I am a cancer specialist, working in a tertiary hospital in a metropolitan city. I am very passionate about woman cancer management and preventive oncology. Sometimes the patients we see in the OPD tell us a lot about the roadblocks that are beyond just creating cancer awareness in the society, writes Dr Mathangi J.

One such story of a patient that really disturbed me was when a 70-year-old lady was brought to my OPD. There was a pungent odour filling my room. I could understand that she had a locally advanced fungating tumour that had got infected. Our usual instincts are that the family is not taking care of her. But to my shock, the family was also looking for the reason for the pungent odour in the house for quite some time and could not make it out. Finally, the son realised it was coming from his mother. He forcefully took her to the nearby hospital to find out the reason, where again the doctor had to examine this non-cooperative patient to find a 15 cm fungating bleeding mass in the breast.

This scenario gives us a lot to ponder:

Social Taboo:

It was difficult for the old lady to talk about the lump in the breast to the family members. She was feeling very embarrassed. In general, it’s a taboo to discuss women’s issues like menstrual cycles and breast openly. Mothers don’t discuss such things even to their children in conventional families. A single mother finds it even more difficult to discuss it with her only son.

The last Priority:

Women are raised to believe that their life is dedicated to the welfare of their family. She keeps not only herself as the last priority but also her health issues. This makes her postpone the attention to her health issues over petty daily commitments or to the financial requirements. This delay prevents herself to be presented in early stages – the golden time to treat and cure.

Women are raised to believe that their life is dedicated to the welfare of their family.

Fear and Pain:

The moment a lady notices a lump in the breast, she wants to believe that it’s nothing bad. She jumps into the phase of denial that it should not be cancer. She gets scared of diagnoses that she postpones meeting a doctor. She keeps justifying herself that the lump is not really bothering her in any way, nor painful. Cancer is never painful in initial stages.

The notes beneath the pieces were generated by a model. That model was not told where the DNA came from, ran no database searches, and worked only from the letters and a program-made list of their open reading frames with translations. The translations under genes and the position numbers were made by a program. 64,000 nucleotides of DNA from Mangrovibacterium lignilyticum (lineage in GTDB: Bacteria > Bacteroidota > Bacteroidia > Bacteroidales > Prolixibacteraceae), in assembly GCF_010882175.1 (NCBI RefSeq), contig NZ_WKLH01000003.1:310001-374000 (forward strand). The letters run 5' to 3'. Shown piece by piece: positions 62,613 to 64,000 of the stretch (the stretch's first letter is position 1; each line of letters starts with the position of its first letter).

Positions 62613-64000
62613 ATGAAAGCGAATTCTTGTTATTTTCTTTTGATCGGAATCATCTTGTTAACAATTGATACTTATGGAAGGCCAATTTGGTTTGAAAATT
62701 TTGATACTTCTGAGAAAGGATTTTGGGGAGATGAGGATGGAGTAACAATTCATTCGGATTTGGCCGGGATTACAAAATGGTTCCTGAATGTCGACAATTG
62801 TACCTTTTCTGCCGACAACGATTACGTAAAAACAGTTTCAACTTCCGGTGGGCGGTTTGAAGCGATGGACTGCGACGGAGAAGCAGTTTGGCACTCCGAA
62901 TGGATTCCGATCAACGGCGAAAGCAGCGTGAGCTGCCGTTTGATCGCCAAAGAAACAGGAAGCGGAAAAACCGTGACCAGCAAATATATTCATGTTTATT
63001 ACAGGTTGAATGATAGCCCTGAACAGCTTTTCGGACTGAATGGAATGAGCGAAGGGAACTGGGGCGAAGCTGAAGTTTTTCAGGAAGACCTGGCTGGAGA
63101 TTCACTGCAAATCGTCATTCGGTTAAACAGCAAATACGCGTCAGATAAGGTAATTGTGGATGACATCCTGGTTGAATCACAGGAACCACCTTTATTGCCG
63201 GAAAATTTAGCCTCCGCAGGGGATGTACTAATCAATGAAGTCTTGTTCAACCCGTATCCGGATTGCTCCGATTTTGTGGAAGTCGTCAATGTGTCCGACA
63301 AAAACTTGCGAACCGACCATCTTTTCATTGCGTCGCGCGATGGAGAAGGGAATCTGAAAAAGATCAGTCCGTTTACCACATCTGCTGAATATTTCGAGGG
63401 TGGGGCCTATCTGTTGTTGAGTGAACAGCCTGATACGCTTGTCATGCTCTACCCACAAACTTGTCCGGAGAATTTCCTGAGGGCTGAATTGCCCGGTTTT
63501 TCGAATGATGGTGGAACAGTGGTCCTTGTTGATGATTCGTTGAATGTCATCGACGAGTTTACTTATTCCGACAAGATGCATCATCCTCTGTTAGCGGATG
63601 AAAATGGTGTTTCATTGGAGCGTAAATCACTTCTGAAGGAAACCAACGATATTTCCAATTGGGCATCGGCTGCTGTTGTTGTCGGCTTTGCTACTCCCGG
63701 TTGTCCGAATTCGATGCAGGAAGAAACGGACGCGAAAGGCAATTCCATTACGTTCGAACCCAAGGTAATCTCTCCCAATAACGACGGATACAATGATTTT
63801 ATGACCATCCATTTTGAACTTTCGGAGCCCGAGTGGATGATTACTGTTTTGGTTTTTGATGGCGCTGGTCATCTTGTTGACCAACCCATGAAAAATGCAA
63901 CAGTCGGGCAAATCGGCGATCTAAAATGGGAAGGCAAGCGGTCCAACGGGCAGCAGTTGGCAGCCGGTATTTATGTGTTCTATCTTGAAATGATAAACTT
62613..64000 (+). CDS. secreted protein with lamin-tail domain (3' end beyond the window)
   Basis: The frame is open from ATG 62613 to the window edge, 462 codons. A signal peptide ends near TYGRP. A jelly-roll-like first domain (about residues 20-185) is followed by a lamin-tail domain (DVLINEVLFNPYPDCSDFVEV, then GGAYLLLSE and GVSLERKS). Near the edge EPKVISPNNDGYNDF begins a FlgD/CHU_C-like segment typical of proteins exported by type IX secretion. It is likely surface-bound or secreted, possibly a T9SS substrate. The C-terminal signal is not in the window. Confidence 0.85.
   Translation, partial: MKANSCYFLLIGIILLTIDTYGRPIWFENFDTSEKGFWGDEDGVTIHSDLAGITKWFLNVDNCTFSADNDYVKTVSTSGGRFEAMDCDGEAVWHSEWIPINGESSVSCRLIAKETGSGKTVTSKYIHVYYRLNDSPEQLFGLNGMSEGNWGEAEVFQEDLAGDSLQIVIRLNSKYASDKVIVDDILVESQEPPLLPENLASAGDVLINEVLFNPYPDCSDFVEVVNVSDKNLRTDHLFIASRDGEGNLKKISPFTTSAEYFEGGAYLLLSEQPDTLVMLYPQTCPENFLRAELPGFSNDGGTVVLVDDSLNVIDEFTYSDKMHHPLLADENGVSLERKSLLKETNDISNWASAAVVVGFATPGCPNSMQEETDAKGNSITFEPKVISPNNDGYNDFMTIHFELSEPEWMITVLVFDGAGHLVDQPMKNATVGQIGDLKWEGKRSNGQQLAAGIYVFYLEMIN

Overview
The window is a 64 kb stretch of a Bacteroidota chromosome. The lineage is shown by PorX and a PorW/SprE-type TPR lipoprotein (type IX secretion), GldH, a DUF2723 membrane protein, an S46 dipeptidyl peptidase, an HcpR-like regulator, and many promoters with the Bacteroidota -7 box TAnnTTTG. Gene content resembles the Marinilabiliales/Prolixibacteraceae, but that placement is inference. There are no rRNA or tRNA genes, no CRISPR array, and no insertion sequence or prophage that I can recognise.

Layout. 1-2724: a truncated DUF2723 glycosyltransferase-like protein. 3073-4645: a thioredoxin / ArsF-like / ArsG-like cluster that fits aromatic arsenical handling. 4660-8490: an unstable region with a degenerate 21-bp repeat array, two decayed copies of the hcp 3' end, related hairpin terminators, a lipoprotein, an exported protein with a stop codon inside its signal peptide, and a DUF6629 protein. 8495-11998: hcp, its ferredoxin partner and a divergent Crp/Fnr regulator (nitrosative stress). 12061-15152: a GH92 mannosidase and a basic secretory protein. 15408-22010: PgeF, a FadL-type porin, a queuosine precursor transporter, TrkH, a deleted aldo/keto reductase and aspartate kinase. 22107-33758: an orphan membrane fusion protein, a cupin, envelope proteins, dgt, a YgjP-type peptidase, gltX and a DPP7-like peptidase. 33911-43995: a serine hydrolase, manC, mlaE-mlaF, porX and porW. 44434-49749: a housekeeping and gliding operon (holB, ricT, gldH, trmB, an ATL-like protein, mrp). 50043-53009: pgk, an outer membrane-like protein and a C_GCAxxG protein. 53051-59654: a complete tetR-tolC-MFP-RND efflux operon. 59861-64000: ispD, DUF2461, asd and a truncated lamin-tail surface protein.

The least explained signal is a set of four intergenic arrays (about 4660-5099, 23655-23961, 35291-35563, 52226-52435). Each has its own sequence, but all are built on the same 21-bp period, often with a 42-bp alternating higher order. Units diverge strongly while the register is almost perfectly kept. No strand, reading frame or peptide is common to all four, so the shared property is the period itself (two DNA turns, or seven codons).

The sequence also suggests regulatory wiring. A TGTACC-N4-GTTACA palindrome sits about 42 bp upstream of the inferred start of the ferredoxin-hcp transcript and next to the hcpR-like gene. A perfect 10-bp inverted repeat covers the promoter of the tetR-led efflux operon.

Economic dependence:

The thought of financial requirements for treatment prevents her from getting it. Most of our women think that her treatment is an economic burden to the family. Most of them lack economic independence to take care of their own treatment. They are either dependant on spouse, parents, siblings or children. This makes her feel guiltier preventing herself from seeking good quality and timely medical care.

Most of our women think that her treatment is an economic burden to the family.

Abandoned women:

Apart from the financial burden, the lack of productivity also leads to a lot of women being abandoned by their spouses, children and at their workplaces. Many of them lose their jobs or are denied professional growth opportunities once the diagnosis is known. Also, the myth that Cancer is infectious leads to a lot of patients being isolated by their own families. (Cancer is not infectious)

The myth that Cancer is infectious leads to a lot of patients being isolated by their own families.

Reach of awareness programmes:

Though lots of activities are done round the clock to improve cancer awareness and breast health, unfortunately, the reach to every household is a long way to go. Many of the primary health care providers are themselves yet to be trained about breast examination and when to approach a doctor.

Western data:

Extrapolating western data, it’s always believed that breast cancer is a disease of the elite and affluent population and is caused by obesity and lack of physical activity. In India, out of our experience, we see a lot of lower socioeconomic women with very small breast presenting to us in advanced stages of breast cancer. In addition to the chemicals in food, air and water, the possibility of role of malnutrition in our country to cause mutations and cancer should also be kept in mind.

In India, out of our experience, we see a lot of lower socioeconomic women with very small breast presenting to us in advanced stages of breast cancer.

Early stages are curable:

The truth that breast cancers in their early stages are treatable with very good chance of complete cure should be imbibed in the minds of every woman. This would help them seek medical attention as early as possible. The cheaper false promising alternative therapies are also a reason why many women present to us in very advanced untreatable conditions.

To detour the roadblocks:

  1. Take your women at home for regular health checks.
  2. Mammography and Pap Smear should be a part of their health checks
  3. It’s not a taboo. Ladies…Let’s talk and encourage others to talk
  4. Train all the primary health care workers to reach the deeper parts of society
  5. There is LIFE AFTER CANCER… they are equally productive as they were before diagnosis
  6. Cancer is not infectious.
  7. Let’s make our women economically independent.

Prioritise Yourself And Your Health.

By Dr Mathangi J, Senior Consultant & In Charge, Department of Radiation Oncology, BGS Gleneagles Global Hospital, Bengaluru. The views expressed are the author’s own.

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